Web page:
Idea: concrete interfaces

package
proposal

#1

While I’m generally extremely happy with Julia’s type system, I have sometimes found myself wishing it were easier to efficiently deal with heterogeneous collections. For example, if I have a Vector of elements of different concrete types, it’s much slower to call a method on all of those elements than it would be if they were all the same type.

FunctionWrappers.jl makes this possible by allowing you to store concretely-typed function wrappers instead of the objects themselves, but that package is very low-level. I’ve been building on top of FunctionWrappers and have come up with an approach that might be more user-friendly: https://github.com/rdeits/Interfaces.jl

The core of the package is the @interface macro, which is used like this:

@interface MyInterface{T}(self) begin
  foo(y::T)::T = self.x + 1
  bar()::T = self.x
end

This defines a new type, MyInterface which looks something like:

struct MyInterface{T}
  self::Any
  foo::FunctionWrapper{T, Tuple{T}}
  bar::FunctionWrapper{T, Tuple{}}

  MyInterface{T}(self) = new(self, y -> self.x + y, () -> self.x)
end

and also defines foo(::MyInterface{T}, ::T) and bar(::MyInterface) methods.

The result is that you can construct a MyInterface from any input self that you want, and all MyInterface{T} objects have the same concrete type regardless of the type of self. Calling the foo() and bar() methods on a MyInterface goes through the function wrappers, so there is no dynamic dispatch (even though self is untyped). That means that you can call y .= bar.(::Vector{MyInterface{T}}) with no memory allocation and much better performance than y .= bar.(::Vector{Any}).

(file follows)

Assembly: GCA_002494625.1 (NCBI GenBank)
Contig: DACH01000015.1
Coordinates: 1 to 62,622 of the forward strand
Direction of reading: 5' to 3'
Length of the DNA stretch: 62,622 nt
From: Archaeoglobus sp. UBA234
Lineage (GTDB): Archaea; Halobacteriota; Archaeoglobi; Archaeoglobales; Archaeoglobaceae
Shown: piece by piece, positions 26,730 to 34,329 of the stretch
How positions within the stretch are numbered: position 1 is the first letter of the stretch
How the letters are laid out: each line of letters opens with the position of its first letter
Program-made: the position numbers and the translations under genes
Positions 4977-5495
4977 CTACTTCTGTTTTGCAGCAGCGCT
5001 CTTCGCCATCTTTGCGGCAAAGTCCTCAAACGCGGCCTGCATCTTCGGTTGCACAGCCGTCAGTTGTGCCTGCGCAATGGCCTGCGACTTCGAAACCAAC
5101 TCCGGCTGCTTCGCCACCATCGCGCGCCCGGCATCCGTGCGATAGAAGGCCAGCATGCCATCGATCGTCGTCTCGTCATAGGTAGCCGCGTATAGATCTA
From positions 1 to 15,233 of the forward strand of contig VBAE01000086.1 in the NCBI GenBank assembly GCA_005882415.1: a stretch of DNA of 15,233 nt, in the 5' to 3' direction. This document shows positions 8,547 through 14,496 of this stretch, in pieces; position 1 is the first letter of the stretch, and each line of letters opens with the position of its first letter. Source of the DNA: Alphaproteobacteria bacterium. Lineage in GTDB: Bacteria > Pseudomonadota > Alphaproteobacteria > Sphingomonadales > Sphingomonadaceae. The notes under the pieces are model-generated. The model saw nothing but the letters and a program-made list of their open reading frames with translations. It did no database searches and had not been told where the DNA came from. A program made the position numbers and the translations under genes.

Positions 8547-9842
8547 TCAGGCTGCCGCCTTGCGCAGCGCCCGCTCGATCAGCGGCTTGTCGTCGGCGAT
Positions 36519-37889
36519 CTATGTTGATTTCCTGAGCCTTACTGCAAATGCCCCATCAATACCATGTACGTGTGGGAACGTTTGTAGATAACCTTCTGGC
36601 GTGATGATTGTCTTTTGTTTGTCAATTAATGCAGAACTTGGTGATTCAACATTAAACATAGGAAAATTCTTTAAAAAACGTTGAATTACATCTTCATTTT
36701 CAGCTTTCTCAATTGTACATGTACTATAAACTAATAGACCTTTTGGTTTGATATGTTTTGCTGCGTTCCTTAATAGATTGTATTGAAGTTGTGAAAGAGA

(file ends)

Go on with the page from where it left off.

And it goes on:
I’ve put together a more complete demo here: https://github.com/rdeits/Interfaces.jl/blob/f729c534af987244348d08ea359c39fc47451885/demo.ipynb

I’m very curious if this is something that other people have wanted, and whether the design I’ve put together is one that would be useful. Please let me know!


#2

At least for AbstractArrays, you can “cast” elements using MappedArrays:

julia> using MappedArrays

julia> a = Any[1, 1.0, 0x03]
3-element Array{Any,1}:
    1  
    1.0
 0x03  

julia> b = mappedarray(x->convert(Float64, x)::Float64, a)
3-element MappedArrays.ReadonlyMappedArray{Float64,1,Array{Any,1},##3#4}:
 1.0
 1.0
 3.0

julia> using Base.Test

julia> @inferred(a[1])
ERROR: return type Int64 does not match inferred return type Any
Stacktrace:
 [1] error(::String) at ./error.jl:21

julia> @inferred(b[1])
1.0

julia> @inferred(sum(b))
5.0

#3

Oh cool! I didn’t know that was possible. But I think this only works if the elements of the array are all castable to some concrete type, right? I’m more interested in the case where the array elements are of different (and incompatible) concrete types, but with methods that have the same signature for each element.


#4

You’re right this is much better at avoiding dynamic dispatch, so :+1:.

At least for bitstypes, 0.7 will be considerably better than 0.6:

julia> a = Union{Int32,Float64}[rand() < 0.5 ? Int32(x) : Float64(x) for x = rand(Int32, 10^6)];

julia> typeof(a)
Array{Union{Float64, Int32},1}

# after warmup (BenchmarkTools is broken on 0.7)
julia> @time sum(a)
  0.017148 seconds (2.00 k allocations: 31.391 KiB)
-8.18452016346e11

There are still a number of allocations, but nothing like what you get on 0.6, and the performance is roughly 5x better. But I’m not sure this is true for non-bitstypes, so Interfaces/FunctionWrappers is intriguing.


#5

I definitely think that at the very least FunctionWrappers should be moved to Base. It provides some very important functionality and it would take quite a bit of specialized knowledge to reproduce from scratch.